Your Royal Highness Crown Prinze Haakon, Minister, the Holberg Board, Nils Klim Committee, ladies and gentlemen.
It is truly a great honor to stand before you today and receive the Nils Klim Prize. I feel humbled to join the ranks of the outstanding young Nordic scholars who have received this prize in previous years for their research in various fields across the humanities, social science, law and theology. I am also deeply grateful to all of you for being here to share this occasion with me and the Holberg Prize recipient Paul Gilroy.
Philosophers enjoy the dubious distinction of being as often ridiculed as they are revered. As an example of the latter, the character of Nils Klim, in Ludwig Holberg‘s satirical novel, describes the inhabitants of philosophical-land as "mingled together with swines". The philosophers living in this land are entirely preoccupied with abstract and impractical concerns, to the point of neglecting their surroundings, personal hygiene and relationships. Being a philosopher myself, I hope Holberg‘s description of us isn‘t entirely accurate, although I have to admit that pursuing a career in philosophy has often come at a cost to those around me. In particular, I would like to use this opportunity to thank my partner Erla Gisladottir for her unwavering support and understanding as I was going through graduate school and struggling to establish a career in academia not long ago.
I was drawn to philosophy not so much because of its particular subject matter – in fact, I doubt that philosophy even has a subject matter, since one can ask philosophical questions about anything – but rather because of the particular manner in which philosophers tend to approach things. Philosophy, at least for me, is all about thinking things through for yourself. In my case, I have among other things tried to think through a cluster of issues concerning how to understand and explain the success of modern science in light of its history. The conclusions that I have reached largely appeal to the social nature of science; that is, to the fact that scientists interact, compete, and cooperate.
In fact, one of the modest contributions I have made to scholarship in philosophy is to try to explain the value of the very thing that I think philosophers are so concerned with, namely, independent thinking. When we refuse to take other people‘s word for something and instead think the issue through for ourselves, we reduce the chances that the community we belong to reaches a consensus on misguided ideas. Independent thinking therefore increases the collective reliability of the community to which we belong, even in cases when we as individuals gain nothing from it. In an important sense, then, we owe it to others to think for ourselves.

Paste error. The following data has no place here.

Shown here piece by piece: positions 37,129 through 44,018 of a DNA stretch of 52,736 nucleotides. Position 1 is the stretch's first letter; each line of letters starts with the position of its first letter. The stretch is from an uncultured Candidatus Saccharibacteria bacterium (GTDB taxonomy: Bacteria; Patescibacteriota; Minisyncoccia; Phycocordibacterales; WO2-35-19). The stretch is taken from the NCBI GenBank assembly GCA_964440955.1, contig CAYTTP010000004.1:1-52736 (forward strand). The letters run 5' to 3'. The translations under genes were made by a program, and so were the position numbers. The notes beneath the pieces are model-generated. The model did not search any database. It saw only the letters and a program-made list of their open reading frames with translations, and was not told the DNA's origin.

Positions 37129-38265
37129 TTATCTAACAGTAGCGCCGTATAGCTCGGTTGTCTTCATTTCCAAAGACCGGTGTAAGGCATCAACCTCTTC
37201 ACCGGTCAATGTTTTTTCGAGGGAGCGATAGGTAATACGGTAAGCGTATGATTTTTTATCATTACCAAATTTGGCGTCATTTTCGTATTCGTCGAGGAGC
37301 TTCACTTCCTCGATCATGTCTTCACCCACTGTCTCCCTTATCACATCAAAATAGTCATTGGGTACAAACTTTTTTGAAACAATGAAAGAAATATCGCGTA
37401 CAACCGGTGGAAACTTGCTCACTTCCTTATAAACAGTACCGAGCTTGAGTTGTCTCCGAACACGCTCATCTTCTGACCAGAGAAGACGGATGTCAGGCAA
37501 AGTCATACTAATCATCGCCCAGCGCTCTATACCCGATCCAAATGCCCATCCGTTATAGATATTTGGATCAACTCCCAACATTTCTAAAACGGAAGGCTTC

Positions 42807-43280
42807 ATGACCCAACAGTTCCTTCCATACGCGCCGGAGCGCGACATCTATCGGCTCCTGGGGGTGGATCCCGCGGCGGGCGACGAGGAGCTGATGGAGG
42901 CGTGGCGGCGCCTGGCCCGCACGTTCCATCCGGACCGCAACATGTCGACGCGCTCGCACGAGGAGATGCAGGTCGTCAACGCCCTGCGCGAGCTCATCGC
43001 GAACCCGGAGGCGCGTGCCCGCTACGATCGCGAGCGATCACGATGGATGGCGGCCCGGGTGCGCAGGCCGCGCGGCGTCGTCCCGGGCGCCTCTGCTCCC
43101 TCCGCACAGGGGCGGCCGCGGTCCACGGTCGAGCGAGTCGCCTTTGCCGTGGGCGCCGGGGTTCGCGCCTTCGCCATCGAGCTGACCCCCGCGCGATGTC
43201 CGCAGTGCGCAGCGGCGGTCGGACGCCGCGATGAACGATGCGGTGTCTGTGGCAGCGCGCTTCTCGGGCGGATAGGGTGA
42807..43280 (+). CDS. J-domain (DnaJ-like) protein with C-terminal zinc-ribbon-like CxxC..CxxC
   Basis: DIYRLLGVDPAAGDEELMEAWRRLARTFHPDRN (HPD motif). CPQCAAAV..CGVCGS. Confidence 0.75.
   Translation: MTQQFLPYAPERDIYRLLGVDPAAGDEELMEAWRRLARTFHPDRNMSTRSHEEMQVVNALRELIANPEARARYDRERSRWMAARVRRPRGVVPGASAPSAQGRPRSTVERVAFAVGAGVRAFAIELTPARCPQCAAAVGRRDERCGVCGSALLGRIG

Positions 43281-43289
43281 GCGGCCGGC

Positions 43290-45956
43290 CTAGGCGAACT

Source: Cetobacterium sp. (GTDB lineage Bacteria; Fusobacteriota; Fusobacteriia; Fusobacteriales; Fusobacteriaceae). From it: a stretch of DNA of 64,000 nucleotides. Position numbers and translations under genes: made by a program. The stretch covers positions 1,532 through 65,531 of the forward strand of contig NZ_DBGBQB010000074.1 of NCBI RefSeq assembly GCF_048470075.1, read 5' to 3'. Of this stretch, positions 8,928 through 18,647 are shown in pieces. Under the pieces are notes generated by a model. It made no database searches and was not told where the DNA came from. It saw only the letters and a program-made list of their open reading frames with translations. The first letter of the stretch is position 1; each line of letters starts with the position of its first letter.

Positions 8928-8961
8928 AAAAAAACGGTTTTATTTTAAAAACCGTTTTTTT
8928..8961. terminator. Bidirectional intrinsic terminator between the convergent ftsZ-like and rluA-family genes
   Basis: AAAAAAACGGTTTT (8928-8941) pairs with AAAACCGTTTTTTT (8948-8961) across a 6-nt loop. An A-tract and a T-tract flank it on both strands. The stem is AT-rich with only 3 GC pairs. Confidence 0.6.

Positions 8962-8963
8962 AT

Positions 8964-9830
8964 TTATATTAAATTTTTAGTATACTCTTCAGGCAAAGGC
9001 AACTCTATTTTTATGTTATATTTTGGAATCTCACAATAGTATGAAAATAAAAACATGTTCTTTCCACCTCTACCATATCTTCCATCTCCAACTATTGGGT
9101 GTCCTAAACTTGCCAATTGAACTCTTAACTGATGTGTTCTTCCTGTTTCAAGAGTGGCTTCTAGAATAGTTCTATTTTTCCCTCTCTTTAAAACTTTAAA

I would like to extend my gratitude to a few of those individuals and institutions who have been instrumental to my development. I am deeply indepted to my Ph.D. advisor at UNC Chapel Hill, Marc Lange, who has been a true role model for me as a scholar, teacher, and advisor. I am also grateful to my postdoctoral mentor Maria Baghramian at University College Dublin, who is an extraordinary academic and has been a constant source of wisdom and support. I would like to thank the Inland Norway University of Applied Sciences and my colleagues there, who took a chance on hiring an Icelandic-Swedish philosopher to teach their Norwegian students, and my colleagues at the University of Iceland for their support since my move back to Iceland. Most of all, though, I am grateful to my family and my partner Erla for being there for me this whole time.
Finnur Dellsén, 2019 Nils Klim Laureate
Speech delivered at the University Aula, Bergen, on 5 June, 2019